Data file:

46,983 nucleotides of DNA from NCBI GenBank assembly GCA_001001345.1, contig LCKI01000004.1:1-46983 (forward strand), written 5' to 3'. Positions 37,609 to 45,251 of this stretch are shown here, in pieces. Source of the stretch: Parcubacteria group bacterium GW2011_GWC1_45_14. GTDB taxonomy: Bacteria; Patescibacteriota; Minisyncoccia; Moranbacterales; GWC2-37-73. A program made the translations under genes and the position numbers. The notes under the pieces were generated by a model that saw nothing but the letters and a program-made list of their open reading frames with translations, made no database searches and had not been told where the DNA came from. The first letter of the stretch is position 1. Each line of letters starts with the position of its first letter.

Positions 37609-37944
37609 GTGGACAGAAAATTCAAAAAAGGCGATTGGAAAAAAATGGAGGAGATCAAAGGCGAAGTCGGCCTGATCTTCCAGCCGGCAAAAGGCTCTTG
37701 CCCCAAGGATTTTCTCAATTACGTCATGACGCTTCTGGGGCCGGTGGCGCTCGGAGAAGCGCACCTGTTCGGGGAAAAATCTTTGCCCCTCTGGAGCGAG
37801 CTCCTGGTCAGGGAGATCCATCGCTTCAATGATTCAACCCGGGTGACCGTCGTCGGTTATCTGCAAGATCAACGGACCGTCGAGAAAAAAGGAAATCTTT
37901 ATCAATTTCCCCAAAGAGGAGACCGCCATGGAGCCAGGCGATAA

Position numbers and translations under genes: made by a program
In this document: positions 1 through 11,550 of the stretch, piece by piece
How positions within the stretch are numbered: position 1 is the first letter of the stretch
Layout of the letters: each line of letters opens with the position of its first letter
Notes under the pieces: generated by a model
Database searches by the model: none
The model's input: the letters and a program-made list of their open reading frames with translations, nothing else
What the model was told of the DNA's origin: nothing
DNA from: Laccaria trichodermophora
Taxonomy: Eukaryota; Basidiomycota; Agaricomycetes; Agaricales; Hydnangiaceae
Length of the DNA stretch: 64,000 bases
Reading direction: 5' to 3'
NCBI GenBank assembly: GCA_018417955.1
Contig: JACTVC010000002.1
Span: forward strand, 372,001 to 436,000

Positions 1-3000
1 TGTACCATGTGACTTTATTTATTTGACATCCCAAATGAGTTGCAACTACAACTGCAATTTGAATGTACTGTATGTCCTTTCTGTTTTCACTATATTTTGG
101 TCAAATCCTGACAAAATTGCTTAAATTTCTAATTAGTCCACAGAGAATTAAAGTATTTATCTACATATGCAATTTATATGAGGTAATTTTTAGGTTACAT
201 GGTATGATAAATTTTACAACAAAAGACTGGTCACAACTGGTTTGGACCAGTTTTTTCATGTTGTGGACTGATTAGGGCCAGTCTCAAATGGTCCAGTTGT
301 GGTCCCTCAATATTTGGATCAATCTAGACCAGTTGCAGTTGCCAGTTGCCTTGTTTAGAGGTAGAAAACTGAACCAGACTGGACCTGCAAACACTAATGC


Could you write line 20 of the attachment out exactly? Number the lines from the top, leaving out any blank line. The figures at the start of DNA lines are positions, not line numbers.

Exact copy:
Contig: JACTVC010000002.1